As governors across the U.S. activate their National Guard units to help with coronavirus response, questions have been raised about how the military could be called in to help with relief efforts, as troops so often do in the face of natural disasters.

Former Vice President Joe Biden and Sen. Bernie Sanders, I-Vt., both suggested in a Democratic presidential debate Sunday that they would mobilize units in response, but with few details on how those troops would be employed.

“They’ve done it,” Biden said. "They have the capacity to build 500-bed hospitals that are completely safe and secure, and provide the help to get it done. It is a national emergency. I would call out the military.”

The reality of the Defense Department’s capacity is more complicated, officials told reporters Monday, though leadership is ready and willing to support in any way they’re called.

Still, both in the short- and longer-term, their capabilities are not best suited for a pandemic.

While the Army Corps of Engineers could physically whip up a large hospital and funnel patients in, the real issue is who would staff it.

“Those are the sorts of analyses weren’t going through right now to figure out what we can do,” Air Force Brig. Gen. Paul Friedrichs, the Joint Staff surgeon, said. “The challenge with that … is if you mobilize the Guard and Reserve from their civilian jobs, they’re no longer in their civilian jobs.”

Currently, many of the activated units are helping with testing locations, as in New York state, also delivering food to those too vulnerable to venture out.

So far, Pentagon spokesman Jonathan Hoffman said, DoD has not received any requests for assistance along the lines of hospital construction.

The benefits of activating those medical units will have to be weighed against the detriment of pulling doctors, nurses and other personnel out of their communities. And civilian community hospitals will be key, Friedrichs said,

“As many of you are aware, they are relatively small hospitals,” he said, referencing the 36 installation hospitals DoD operations in the U.S. "They are not thousand-bed hospitals."

They are also much more geared to the patients they’re used to treating ― that largely includes emergency injury care, labor and delivery and pediatrics.

In general, many serious illnesses and life-threatening injuries among troops are transferred out to larger regional hospital centers.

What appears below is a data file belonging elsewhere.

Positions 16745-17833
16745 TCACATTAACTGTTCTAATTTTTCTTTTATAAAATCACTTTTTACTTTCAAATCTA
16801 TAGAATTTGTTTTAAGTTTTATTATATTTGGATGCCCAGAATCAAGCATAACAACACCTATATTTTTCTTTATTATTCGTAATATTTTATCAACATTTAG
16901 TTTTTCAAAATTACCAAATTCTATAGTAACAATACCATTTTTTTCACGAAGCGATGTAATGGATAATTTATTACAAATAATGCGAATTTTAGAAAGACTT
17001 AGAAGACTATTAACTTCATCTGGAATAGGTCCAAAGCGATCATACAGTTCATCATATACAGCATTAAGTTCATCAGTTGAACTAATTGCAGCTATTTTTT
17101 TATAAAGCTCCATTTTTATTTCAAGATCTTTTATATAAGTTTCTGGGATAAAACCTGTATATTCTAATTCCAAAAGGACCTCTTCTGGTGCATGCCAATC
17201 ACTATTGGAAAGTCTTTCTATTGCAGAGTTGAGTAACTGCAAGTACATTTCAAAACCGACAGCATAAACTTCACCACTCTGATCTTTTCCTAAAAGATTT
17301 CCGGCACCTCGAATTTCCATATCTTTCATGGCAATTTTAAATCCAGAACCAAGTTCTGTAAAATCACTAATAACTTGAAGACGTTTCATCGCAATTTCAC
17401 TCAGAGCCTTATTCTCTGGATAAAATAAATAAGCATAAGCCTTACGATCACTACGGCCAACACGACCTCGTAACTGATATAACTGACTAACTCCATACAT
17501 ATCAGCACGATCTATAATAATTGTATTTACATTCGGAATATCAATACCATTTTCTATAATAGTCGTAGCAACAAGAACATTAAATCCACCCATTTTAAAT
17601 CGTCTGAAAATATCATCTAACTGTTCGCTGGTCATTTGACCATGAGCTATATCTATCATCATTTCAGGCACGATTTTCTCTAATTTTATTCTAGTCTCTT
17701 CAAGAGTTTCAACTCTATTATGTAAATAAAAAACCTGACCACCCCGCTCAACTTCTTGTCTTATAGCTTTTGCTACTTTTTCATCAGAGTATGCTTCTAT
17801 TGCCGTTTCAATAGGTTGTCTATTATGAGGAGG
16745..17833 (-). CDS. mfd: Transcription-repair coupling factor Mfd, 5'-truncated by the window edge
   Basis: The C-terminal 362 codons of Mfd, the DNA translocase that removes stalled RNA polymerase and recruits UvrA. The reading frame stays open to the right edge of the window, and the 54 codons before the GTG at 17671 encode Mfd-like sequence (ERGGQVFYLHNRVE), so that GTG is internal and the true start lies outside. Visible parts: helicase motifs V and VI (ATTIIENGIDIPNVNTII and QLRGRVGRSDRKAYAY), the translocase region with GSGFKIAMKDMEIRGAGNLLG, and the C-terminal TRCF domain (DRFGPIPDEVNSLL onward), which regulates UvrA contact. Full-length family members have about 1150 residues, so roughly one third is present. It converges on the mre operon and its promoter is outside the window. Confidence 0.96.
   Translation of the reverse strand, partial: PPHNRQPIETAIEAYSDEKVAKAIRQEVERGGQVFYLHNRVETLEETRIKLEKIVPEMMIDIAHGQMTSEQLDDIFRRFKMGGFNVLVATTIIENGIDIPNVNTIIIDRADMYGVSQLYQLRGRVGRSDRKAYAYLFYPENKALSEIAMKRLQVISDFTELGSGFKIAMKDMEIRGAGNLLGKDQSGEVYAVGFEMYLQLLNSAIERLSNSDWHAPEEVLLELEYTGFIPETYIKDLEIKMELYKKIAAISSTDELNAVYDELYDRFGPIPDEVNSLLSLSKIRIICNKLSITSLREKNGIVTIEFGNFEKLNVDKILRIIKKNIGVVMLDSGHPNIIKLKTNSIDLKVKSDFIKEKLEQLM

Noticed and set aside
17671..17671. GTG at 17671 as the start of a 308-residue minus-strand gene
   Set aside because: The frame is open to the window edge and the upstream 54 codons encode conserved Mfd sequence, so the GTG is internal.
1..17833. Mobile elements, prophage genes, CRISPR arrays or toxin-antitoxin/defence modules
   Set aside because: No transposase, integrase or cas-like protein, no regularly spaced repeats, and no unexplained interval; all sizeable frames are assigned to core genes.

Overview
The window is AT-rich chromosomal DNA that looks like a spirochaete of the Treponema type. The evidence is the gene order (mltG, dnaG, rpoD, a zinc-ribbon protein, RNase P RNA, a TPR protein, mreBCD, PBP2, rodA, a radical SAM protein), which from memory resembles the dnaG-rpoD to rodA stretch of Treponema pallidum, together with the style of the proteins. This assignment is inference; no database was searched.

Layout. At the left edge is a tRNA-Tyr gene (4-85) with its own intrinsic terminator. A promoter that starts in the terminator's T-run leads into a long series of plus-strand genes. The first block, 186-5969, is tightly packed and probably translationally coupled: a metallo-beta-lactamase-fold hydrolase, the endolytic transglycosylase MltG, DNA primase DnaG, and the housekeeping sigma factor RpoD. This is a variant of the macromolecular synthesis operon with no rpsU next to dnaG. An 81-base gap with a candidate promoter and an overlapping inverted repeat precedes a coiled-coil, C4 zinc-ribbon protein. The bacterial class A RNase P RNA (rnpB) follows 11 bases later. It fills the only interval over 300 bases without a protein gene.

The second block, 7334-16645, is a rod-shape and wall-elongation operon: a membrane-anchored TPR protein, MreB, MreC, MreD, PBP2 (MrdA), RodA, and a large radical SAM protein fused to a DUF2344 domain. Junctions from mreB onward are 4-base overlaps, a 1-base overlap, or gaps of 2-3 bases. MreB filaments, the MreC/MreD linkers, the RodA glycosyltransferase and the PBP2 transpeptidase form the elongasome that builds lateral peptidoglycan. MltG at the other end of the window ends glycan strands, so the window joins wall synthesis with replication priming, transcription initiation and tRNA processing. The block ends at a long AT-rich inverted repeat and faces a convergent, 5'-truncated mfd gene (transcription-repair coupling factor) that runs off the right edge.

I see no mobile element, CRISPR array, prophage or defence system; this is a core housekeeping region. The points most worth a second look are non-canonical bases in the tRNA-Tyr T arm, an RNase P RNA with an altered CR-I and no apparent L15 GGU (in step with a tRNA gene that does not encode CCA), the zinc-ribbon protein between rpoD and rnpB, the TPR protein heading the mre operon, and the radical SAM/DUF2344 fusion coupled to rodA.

Another idea that’s been floated is field hospitals, which have been used in the past to surge capacity.

"We do have tent hospitals, Friedrichs said. “The challenge is they’re designed to take care of trauma patients and combat casualties.”

Doing triage on injuries is an entirely different environment from a clinic that needs to prevent the spread of a highly contagious airborne virus, particularly because COVID-19 patients who require hospitalization need heavy duty equipment like ventilators to keep them alive.

The military also has two hospital ships at its disposal, the USNS Mercy and Comfort, but they are also not particularly geared to stemming an outbreak.

For one, Friedrichs said, they do not have a permanent medical staff. They are crewed by civilian merchant mariners who keep them afloat, but the doctors, nurses and others on board have to be brought in from units throughout the U.S., either from installation hospitals or reserve component units.

They, too, are designed for mass casualty response, and so not conducive to isolating patients, with hospital beds stacked four high in some areas.

Since the start of the outbreak, DoD’s contribution has mostly been to support the Health and Human Services Department, Hoffman said.

That includes the bases housing quarantine cases after evacuation of U.S. personnel from Wuhan, China, as well as cruise ships affected by outbreaks and disembarked directly into quarantine.

Meghann Myers is the Pentagon bureau chief at Military Times. She covers operations, policy, personnel, leadership and other issues affecting service members.

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